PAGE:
Foreign Tongue, playing at the Next Stage Theatre Festival, explores immigrant life through the eyes of a born-and-raised Canadian in an upbeat and frothy musical. A young urban professional experiences a stroke and slips into a coma only to awaken five weeks later speaking with an Eastern European accent leaving everyone to believe her an immigrant. Though the cast is highly talented, I felt that the story and songs fell unfortunately short.
Victoria Houser plays Kathy, a young and ambitious headhunter overwhelmed by holiday pressures that she suffers a stroke and is comatose for five weeks. Waking up in the hospital, she realizes she now speaks with a strong Eastern European accent and no one seems to believe that she’s not a new immigrant, aside from Dr Brooke (Nicholas Rice) who diagnoses her with Foreign Accent Syndrome. With no cure in sight, Kathy is left to her own devices, befriending Visnja (Cynthia Ashperger) from Bosnia who introduces Kathy to her ESL class. Kathy also encounters David (Allie McDonald) who is intrigued and entranced by her accent and falls in love.
The premise behind Foreign Tongue is that everyone should know what it feels like to be a new immigrant, but I don’t feel that this production quite hits the mark. While issues are touched upon — trying to fit in, find work, feel accepted — the frothy and campy nature of this musical leaves the underlying issues feel like after-thoughts, in my opinion.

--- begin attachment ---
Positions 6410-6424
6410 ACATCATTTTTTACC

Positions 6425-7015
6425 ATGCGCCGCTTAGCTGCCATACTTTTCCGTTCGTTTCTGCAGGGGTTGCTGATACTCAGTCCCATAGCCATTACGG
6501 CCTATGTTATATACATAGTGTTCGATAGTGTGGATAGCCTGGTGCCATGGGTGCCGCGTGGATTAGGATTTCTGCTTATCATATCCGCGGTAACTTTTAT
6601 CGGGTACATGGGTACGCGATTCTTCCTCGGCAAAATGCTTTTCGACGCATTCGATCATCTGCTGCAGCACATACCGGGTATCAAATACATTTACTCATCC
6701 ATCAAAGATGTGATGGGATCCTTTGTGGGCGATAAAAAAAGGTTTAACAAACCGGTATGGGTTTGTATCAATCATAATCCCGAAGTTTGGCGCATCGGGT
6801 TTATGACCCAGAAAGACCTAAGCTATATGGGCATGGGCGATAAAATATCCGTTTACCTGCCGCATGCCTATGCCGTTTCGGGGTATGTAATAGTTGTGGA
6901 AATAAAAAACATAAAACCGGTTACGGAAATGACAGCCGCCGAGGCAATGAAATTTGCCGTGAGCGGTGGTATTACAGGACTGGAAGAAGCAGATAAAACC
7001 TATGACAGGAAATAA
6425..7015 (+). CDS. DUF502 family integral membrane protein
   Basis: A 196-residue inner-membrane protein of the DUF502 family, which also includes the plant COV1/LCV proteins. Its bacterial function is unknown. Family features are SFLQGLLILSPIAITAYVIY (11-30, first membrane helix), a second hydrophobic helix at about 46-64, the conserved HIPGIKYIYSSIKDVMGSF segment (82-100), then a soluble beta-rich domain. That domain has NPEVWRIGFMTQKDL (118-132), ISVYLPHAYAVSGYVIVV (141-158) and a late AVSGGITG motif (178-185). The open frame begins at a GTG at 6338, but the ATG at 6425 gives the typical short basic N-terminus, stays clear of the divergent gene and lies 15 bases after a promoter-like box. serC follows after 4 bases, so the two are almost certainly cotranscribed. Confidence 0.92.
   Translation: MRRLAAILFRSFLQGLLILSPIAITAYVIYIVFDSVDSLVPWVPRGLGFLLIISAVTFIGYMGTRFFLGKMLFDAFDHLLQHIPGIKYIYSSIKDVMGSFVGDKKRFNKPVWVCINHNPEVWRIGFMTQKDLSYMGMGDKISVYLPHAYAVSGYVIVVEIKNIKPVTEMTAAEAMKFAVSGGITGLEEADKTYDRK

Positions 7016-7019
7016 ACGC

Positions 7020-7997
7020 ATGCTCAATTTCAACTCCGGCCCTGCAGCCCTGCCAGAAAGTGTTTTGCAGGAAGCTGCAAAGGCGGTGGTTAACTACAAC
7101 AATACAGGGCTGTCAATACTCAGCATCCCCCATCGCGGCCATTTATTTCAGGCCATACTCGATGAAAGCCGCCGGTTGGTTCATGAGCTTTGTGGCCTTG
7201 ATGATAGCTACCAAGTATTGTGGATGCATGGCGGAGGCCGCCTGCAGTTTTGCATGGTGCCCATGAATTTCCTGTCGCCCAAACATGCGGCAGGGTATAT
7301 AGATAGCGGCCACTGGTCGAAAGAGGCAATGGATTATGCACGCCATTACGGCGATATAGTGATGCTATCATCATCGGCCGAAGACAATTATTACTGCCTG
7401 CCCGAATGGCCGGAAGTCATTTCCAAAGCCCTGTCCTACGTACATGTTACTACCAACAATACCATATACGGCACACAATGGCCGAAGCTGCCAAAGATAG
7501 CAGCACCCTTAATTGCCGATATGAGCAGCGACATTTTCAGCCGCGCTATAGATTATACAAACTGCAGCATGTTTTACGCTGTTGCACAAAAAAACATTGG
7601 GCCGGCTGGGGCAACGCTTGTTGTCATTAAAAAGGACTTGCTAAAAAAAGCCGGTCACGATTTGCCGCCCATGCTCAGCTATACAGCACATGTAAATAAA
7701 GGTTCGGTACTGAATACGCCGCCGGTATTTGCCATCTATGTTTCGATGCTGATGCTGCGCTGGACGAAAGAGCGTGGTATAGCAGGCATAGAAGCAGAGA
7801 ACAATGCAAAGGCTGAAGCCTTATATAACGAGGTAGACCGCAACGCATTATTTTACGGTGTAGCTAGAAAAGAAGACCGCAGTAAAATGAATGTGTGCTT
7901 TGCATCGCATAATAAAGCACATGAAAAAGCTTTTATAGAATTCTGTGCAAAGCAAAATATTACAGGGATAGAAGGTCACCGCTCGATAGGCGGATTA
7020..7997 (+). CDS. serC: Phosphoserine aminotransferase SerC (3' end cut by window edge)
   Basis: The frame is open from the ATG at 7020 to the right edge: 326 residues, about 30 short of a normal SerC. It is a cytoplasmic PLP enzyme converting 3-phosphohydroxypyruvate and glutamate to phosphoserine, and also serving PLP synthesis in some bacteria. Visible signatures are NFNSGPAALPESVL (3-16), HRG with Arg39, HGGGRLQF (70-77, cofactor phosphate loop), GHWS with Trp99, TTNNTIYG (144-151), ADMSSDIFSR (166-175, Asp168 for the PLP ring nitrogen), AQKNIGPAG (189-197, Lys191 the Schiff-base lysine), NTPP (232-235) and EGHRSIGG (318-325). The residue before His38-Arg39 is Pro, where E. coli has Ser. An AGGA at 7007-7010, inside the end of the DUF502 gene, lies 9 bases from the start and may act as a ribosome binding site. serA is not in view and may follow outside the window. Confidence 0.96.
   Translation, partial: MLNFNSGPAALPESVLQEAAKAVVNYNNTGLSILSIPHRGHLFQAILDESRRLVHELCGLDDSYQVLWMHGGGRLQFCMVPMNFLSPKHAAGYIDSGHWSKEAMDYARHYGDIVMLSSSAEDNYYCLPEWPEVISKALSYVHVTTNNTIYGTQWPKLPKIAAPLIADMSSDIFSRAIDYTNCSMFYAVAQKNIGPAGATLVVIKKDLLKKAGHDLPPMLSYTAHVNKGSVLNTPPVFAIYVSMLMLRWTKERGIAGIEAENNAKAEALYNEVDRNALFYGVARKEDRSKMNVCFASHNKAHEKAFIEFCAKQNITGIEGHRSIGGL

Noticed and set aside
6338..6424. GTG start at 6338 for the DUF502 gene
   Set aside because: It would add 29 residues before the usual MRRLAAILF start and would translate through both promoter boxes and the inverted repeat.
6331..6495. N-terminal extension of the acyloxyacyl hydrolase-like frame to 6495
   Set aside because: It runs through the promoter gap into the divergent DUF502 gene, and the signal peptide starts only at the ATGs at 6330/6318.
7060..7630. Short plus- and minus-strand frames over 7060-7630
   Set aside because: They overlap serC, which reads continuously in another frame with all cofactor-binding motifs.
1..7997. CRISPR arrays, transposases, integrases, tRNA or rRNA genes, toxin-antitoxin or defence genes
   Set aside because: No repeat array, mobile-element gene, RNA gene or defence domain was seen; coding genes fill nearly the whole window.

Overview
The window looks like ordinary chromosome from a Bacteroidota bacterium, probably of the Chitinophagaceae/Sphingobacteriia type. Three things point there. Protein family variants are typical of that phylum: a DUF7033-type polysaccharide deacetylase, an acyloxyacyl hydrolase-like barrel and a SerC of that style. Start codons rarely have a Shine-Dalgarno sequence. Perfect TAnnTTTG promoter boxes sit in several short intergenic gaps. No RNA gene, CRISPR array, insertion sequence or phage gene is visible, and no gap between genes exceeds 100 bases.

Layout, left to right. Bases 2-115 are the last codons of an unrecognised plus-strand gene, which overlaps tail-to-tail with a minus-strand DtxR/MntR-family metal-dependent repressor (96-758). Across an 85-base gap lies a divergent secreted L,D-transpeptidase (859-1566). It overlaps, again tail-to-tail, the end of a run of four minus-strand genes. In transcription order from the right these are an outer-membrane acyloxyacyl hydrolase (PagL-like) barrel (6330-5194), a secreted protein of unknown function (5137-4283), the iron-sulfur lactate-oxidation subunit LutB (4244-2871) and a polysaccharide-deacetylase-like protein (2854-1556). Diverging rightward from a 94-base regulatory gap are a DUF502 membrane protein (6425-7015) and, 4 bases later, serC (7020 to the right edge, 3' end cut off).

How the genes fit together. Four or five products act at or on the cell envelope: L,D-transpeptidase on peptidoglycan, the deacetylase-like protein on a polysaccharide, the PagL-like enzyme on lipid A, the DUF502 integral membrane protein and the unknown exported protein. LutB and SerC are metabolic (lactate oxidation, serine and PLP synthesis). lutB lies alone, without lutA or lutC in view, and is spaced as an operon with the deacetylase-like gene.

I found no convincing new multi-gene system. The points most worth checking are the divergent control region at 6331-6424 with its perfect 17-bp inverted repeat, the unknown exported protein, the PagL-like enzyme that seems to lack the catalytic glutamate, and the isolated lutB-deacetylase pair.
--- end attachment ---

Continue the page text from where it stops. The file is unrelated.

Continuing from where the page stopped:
I found the supporting characters, in particular the ones in the ESL class, felt like caricatures rather than like fleshed out people. I also found the role of David to feel particularly uncomfortable in his fetishization of Kathy with respect to her appearing to be foreign and ‘exotic.’
Foreign Tongue simply did not appeal to me on various levels. I also found the staging too cramped for the number of people in the cast; it felt like they were regularly running into each other in the ensemble numbers. It also seemed that as the cast never actually went off stage and sat off to the side in scenes where they weren’t involved, that some characters were integrated in scenes they didn’t appear to need to be in — like Dr Brooke and David in the ESL class.
But despite the pitfalls of the show, the cast performed it well. Houser has great vocal ability here and her voice handles the songs beautifully. Sometimes her accent seemed to fade in and out, but for the most part it was solid. Equally, McDonald’s performance was also very well executed.
But overall, Foreign Tongue just didn’t do it for me. I do think it needs quite a bit of reworking, with the staging cleaned up, before it becomes polished.
- Next Stage Theatre Festival performances are being held at Factory Theatre (125 Bathurst St.)
- Tickets for Mainstage/Studio/Site-specific shows are $15 and Antechamber performances are $12
- Showtimes and ticket information are available at fringetoronto.com/next-stage-festival/
- This performance contains strong language and mature scenes, viewer discretion is advised.
Photo of Jenna Daley and Julius Cho provided by the company